Jamie Dimon of JPMorgan Chase and Richard Evans of Cullen/Frost Bankers are among the very few bank chief executives who have aggressively bought their own bank stocks in the open market during the 2016 stock price swoon. 

Much more common are the CEOs who have unloaded large holdings over the past two years and remain on the sidelines in 2016. Is there any wonder why the majority of bank stocks now sell for prices lower than 2004 when even highly informed CEOs are sellers, not buyers?

At the heart of the crisis in bank stock prices is a failure of the industry to create returns sufficient to cover a cost of capital that is today somewhere between 9% and 10% for most banks.

The earnings problem is so profound that it’s time the banking community think differently about its principal source of revenue: loan rates.

When was the last time you read about a bank raising the interest rates it charges for loans because of a fear that a weakening economy could cause a spike in loan losses?

That’s exactly what online lenders Prosper and Lending Club recently announced. In Prosper’s case, the lender jacked up rates by 140 basis points because of “the current turbulent market environment that we have witnessed since the beginning of 2016.” Lending Club’s CEO said in December that the marketplace lender raised rates “to provide investors with more loss coverage in case losses start to increase if the economy starts slowing down.” 

There are three reasons bank CEOs and directors need to think differently about how banks price the industry’s main product.

First, the fintech lenders are exactly right about the risk of deteriorating credit metrics. Since 1984, the banking industry has averaged an annualized loan-loss provision expense of 0.60% of assets. In 2015, this same ratio is 0.20%. Never in 31 years since the Federal Deposit Insurance Corp. started tracking this data has the ratio been lower. A reversion to the mean is inevitable. 

A 20-basis-point increase in provision expense will cost the industry $32 billion in pretax earnings. When this happens, the industry’s ROE will drop to less than 8% from today’s 9% ROE. This won’t help bank stock prices.

Second, banks are far more capitalized today than any time in decades. But the problem is that capital is not free. 

If regulators want more capital in banks, the industry must turn around and pass this cost on to borrowers. Otherwise, the burden of greater capital is borne entirely by investors, which is exactly the situation today. Is there any wonder why bank stock prices remain depressed?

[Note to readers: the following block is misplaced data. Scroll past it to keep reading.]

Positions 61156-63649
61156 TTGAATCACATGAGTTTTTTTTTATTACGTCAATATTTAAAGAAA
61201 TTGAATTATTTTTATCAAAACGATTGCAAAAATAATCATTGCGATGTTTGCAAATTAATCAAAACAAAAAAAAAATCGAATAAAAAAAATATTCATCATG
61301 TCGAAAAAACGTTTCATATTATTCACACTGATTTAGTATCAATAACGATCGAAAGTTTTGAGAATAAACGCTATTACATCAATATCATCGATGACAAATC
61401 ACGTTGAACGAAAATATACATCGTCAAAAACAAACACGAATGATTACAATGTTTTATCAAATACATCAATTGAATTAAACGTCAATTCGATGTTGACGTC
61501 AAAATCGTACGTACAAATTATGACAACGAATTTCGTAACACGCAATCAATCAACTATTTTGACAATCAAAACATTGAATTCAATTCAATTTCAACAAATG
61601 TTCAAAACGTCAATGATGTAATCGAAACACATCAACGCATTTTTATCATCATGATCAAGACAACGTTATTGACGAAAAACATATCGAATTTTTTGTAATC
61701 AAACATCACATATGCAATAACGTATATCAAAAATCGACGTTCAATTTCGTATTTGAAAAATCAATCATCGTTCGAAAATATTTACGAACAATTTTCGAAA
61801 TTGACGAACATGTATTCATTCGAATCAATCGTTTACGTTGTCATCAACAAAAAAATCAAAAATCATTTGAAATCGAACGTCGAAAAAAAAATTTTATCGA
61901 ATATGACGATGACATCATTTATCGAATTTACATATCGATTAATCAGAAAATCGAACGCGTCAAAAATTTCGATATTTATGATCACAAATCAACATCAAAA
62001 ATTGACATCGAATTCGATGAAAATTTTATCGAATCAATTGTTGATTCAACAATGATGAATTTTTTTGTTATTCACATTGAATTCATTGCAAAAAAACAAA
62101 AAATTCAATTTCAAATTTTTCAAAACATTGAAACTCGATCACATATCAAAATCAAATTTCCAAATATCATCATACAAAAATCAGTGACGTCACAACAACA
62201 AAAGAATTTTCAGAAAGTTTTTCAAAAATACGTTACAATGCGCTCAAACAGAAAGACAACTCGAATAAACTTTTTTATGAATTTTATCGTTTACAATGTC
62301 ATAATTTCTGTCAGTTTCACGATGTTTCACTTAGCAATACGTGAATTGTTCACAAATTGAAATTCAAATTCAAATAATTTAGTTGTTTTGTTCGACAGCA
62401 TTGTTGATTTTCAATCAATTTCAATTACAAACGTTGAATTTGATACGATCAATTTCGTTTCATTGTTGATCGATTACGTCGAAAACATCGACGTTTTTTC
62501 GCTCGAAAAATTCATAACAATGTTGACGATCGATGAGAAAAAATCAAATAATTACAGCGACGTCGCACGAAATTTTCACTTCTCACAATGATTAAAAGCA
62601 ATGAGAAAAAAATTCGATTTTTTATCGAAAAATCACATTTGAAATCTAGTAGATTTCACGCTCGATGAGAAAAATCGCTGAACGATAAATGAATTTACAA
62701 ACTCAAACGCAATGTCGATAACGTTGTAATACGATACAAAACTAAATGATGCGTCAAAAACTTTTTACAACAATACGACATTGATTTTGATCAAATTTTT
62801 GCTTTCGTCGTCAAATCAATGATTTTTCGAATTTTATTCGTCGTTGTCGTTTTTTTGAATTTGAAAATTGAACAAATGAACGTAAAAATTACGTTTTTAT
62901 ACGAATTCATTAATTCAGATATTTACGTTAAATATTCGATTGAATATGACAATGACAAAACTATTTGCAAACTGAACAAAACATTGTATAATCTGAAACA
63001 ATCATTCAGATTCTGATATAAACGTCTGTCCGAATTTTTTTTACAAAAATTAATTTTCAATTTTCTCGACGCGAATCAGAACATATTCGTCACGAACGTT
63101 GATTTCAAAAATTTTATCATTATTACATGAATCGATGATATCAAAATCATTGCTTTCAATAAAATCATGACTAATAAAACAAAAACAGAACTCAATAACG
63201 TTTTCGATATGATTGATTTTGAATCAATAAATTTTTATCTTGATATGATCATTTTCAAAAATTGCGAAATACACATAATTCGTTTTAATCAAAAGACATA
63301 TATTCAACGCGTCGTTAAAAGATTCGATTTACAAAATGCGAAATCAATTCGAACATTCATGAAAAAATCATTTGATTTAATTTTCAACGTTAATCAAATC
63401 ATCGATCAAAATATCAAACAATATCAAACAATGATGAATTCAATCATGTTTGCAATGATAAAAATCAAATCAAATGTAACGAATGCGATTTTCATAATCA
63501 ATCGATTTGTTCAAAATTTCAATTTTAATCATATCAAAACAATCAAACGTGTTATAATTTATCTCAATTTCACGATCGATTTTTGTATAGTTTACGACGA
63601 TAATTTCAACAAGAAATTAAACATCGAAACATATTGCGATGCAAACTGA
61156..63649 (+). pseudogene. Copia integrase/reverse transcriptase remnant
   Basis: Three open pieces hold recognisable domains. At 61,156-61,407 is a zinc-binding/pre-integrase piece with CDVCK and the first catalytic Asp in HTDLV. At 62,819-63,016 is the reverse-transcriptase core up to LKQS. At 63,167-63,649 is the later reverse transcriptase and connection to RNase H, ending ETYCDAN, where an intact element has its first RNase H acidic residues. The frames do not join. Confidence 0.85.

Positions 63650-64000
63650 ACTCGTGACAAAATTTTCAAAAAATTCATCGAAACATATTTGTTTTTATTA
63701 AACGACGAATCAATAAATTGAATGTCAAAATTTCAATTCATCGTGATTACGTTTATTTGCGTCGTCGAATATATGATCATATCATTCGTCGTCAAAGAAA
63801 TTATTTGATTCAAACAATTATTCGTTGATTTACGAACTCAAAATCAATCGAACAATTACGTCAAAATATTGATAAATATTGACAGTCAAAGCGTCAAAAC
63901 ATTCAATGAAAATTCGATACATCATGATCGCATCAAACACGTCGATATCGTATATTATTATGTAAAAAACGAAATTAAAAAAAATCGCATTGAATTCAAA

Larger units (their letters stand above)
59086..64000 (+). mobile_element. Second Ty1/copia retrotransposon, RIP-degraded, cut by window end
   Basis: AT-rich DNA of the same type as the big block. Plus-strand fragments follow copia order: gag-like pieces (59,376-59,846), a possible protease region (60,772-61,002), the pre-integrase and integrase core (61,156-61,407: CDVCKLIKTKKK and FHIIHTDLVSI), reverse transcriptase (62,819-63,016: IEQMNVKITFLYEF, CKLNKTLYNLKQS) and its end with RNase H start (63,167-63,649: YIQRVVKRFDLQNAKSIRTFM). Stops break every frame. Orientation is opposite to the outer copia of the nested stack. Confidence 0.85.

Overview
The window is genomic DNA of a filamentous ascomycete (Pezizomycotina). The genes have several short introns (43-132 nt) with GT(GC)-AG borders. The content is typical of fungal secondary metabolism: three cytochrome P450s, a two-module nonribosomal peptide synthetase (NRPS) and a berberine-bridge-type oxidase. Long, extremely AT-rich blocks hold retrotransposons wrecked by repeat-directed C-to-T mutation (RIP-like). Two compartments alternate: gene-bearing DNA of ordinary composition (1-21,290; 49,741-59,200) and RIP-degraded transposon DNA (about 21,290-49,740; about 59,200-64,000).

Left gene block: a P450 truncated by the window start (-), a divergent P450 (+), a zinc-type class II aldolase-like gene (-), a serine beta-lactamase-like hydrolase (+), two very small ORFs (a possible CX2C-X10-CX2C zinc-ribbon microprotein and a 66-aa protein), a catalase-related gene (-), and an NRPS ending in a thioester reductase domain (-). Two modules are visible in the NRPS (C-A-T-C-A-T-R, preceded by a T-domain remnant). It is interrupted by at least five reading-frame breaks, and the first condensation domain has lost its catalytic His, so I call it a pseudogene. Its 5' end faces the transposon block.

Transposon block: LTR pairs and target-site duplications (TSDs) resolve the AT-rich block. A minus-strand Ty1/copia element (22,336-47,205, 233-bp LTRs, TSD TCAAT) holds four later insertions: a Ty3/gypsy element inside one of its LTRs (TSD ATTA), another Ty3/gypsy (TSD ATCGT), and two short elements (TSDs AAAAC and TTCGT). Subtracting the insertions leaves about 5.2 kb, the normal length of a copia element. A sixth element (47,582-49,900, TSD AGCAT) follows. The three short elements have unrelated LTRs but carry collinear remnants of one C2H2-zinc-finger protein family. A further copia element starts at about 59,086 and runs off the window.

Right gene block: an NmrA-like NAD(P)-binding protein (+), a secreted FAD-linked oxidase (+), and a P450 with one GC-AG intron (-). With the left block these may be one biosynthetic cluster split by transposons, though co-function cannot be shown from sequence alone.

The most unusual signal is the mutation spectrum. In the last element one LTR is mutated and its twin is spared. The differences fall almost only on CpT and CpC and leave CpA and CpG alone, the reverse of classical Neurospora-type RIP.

Third, bankers have to stop waiting for Godot; in other words, bankers who are waiting for higher Federal Reserve interest rates to help boost loan-related revenue may end up waiting quite a long time. More generally, the notion that rising Fed rates always improves bank net interest margins is faulty. Dating to 1983, there is a 98.9% correlation between the industry’s quarterly cost of funds and quarterly yield. In other words, yield and cost of funds move in tandem over time. The industry does not enjoy greater yields without seeing commensurate increase in cost of funds. 

Just to be clear, rising Fed rates will help some banks and hurt others. Silicon Valley Bank in Santa Clara, Calif. and Columbia State Bank in Tacoma, Wash., are among the few clear-cut winners if and when rates rise. But in the aggregate, rate movement is a wash to the industry.

Even when Fed rates rose dramatically in the past, there was no evidence that upward trending rates fueled an expansion in the industry’s net interest margin. The Federal Open Market Committee raised the federal funds rate 10 times from the first quarter of 2004 through the second quarter of 2006. But the industry’s average NIM shrunk as short-term rates increased. Industry NIM fell to 3.43% as of June 30, 2006, from 3.68% in early 2004. Longer-term rates failed to move up in parallel with the increase in short-term rates. The same phenomenon is happening since the FOMC ratcheted up rates in December 2015. 

What needs to happen?

It is time that bank CEOs stop pricing loans at rates guaranteed to produce returns below the cost of capital. Just as Prosper and Lending Club announced their intentions to charge more for their loans, the nation’s leading banks need to make a similar proclamation.

It is high time that the industry got paid appropriately for taking risk and holding investor capital.

Richard J. Parsons is the author of "Broke: America's Banking System." The analysis for this post is from his new book, "Investing in Banks: Strategies and Statistics for Bankers, Directors, and Investors," to be published by the Risk Management Association in April.